I am interested in methods that let us infer scientific knowledge from data. My main focus is simulation-based (or likelihood-free) inference: statistical methods for the common case when we can model a phenomenon with a computer simulation, but we cannot calculate its likelihood function. We have pioneered new techniques that combine some understanding of the latent processes in the simulator, a dash of classical statistics, and a heavy dose of machine learning.

In particle physics, these methods allow us to measure fundamental physics properties more precisely than before. I am the lead developer of the MadMiner library, which makes it straightforward to apply these algorithms to almost any LHC problem. I also worked on forecasting methods based on information geometry for particle physics and studied the phenomenology of effective field theories, a language that lets us characterize for instance the properties of the Higgs boson.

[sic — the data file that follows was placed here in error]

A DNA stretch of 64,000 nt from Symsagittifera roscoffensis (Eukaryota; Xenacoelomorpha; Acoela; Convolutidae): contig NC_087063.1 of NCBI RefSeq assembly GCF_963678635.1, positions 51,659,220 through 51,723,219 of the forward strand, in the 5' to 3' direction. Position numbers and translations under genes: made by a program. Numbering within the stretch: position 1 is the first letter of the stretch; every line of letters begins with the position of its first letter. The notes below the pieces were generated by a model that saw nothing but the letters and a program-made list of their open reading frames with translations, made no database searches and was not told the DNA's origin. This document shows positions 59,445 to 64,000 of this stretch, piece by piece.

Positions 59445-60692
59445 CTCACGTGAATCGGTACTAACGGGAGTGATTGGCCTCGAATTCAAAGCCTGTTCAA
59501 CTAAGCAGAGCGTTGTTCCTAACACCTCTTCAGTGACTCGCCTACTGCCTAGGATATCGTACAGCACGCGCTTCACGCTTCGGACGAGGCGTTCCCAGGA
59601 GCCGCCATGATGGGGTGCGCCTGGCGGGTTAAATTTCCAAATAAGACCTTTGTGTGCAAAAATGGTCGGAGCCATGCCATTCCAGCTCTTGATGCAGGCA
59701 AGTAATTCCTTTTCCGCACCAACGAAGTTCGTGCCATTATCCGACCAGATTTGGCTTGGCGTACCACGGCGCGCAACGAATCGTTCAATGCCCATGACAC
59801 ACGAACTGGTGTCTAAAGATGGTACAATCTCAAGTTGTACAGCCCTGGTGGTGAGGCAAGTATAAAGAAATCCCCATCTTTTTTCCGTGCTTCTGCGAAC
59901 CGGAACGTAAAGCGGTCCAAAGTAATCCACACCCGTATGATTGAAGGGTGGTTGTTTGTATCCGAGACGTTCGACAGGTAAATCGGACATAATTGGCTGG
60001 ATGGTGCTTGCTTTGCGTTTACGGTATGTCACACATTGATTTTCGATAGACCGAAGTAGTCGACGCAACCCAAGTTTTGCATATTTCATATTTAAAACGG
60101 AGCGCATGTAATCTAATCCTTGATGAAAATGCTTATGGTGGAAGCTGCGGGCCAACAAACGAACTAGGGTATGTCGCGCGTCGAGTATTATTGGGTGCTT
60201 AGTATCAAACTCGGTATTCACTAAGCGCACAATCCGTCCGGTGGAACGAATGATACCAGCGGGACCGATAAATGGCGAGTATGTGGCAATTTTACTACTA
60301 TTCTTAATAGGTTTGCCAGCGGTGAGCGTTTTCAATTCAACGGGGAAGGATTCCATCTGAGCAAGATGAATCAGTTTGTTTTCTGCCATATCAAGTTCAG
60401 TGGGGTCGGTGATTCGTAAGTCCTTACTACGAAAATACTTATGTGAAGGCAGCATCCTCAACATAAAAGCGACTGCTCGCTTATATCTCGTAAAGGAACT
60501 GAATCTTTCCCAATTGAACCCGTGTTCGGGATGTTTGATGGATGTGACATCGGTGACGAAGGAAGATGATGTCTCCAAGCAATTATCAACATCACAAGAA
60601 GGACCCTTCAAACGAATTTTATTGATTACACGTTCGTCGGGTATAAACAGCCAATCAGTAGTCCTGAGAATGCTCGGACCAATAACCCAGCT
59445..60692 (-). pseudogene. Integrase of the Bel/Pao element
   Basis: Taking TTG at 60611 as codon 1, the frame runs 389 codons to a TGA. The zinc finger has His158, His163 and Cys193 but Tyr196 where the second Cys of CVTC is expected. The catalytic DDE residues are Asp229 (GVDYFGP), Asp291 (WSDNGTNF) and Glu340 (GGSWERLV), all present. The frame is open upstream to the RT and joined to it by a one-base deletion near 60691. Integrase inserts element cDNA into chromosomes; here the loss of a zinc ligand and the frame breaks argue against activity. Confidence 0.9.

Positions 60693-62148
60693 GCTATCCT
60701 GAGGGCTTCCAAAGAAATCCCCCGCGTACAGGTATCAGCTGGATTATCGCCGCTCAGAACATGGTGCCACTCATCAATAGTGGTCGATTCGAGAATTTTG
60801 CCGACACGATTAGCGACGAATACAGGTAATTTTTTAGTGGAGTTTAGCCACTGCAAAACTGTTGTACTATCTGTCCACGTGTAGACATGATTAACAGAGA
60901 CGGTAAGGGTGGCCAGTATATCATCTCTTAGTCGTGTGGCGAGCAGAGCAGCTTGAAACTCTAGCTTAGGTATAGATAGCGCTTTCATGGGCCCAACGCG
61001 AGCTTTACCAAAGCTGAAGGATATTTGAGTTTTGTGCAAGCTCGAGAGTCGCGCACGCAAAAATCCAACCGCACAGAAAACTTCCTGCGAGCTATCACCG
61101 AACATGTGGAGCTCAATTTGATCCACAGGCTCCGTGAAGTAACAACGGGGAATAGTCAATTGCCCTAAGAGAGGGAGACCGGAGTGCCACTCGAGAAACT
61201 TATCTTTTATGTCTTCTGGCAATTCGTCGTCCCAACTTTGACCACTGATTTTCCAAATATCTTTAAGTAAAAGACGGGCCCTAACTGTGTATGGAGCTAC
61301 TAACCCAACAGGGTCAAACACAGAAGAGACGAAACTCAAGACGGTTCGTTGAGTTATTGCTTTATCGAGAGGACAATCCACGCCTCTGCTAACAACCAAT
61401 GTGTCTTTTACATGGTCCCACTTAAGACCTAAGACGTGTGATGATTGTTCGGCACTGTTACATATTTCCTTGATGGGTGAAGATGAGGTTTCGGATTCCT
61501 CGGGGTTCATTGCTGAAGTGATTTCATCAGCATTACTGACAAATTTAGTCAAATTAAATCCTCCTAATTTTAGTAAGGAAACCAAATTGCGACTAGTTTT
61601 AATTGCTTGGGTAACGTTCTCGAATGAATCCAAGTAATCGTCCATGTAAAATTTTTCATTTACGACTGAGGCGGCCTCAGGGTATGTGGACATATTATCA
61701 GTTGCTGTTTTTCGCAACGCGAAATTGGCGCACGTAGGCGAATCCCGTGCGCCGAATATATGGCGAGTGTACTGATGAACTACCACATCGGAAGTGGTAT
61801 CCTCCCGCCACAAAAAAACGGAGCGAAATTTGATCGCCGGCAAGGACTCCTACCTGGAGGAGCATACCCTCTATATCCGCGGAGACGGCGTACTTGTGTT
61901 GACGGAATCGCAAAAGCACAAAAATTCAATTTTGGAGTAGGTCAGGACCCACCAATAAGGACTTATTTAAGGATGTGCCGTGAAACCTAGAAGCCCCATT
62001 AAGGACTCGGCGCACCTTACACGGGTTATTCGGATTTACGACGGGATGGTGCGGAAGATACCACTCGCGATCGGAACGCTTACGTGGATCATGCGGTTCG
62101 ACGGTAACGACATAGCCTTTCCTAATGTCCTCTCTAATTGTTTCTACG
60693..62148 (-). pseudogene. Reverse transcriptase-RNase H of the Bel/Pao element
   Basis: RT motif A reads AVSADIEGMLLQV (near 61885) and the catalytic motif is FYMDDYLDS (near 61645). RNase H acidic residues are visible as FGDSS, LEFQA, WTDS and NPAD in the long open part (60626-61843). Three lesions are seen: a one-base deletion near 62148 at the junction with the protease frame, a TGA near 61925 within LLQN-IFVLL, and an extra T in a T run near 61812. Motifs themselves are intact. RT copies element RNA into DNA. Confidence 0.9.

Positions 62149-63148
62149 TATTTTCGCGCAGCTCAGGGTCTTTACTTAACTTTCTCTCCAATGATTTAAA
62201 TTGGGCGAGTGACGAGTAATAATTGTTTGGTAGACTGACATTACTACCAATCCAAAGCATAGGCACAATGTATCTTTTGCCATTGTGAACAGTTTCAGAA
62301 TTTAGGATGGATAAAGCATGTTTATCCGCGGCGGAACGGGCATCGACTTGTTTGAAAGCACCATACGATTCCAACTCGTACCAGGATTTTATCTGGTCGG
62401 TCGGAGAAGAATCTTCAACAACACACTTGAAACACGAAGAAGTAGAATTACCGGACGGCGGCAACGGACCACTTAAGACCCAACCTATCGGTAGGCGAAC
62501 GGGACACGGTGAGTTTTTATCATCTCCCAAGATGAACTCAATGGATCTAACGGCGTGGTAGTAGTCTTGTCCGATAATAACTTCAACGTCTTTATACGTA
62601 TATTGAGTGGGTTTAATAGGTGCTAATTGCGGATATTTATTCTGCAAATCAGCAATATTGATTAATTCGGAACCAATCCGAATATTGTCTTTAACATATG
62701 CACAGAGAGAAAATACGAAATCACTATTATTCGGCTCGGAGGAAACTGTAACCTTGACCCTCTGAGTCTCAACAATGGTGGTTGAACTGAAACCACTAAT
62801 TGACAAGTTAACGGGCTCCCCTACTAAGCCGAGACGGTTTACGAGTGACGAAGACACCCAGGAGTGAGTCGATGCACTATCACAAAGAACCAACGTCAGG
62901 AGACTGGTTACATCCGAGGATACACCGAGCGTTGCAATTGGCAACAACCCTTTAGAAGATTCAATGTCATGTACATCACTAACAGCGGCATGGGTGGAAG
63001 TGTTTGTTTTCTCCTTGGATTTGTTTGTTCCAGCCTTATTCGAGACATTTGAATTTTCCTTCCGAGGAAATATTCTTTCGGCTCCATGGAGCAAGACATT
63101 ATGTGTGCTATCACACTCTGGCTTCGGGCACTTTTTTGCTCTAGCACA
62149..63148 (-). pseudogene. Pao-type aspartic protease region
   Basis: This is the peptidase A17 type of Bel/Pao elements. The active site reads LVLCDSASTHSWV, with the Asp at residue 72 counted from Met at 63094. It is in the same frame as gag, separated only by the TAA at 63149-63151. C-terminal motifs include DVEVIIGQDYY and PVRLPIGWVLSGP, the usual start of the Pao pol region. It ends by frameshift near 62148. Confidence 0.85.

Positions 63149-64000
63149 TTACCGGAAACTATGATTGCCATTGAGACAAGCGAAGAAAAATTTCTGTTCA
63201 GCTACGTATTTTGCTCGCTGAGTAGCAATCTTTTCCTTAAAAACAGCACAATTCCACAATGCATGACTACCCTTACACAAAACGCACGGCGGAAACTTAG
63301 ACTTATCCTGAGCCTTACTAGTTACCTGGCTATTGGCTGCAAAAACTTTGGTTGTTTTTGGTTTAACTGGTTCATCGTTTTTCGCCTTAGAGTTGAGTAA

We generalized some of the methods that we originally developed for particle physics and applied them to a very different problem: to learn about dark matter properties from observations of strong gravitational lensing. In fact, these new ideas are not at all limited to physics, and I am excited to find out how they can help us understand what is happening in scientific fields ranging from economics to epidemiology.

Beyond scientific applications, I am broadly interested in (approximate) inference, normalizing flows, and generative models.


For my papers, see my INSPIRE profile or Google Scholar.

Most of my scientific code is on my GitHub repo. The repository also contains slides from most of my talks.


Find me, most of the time, in room 840 in the Department of Physics, or in room 614 at the Center for Data Science. Or write me at

What else?

I sometimes travel and take pictures: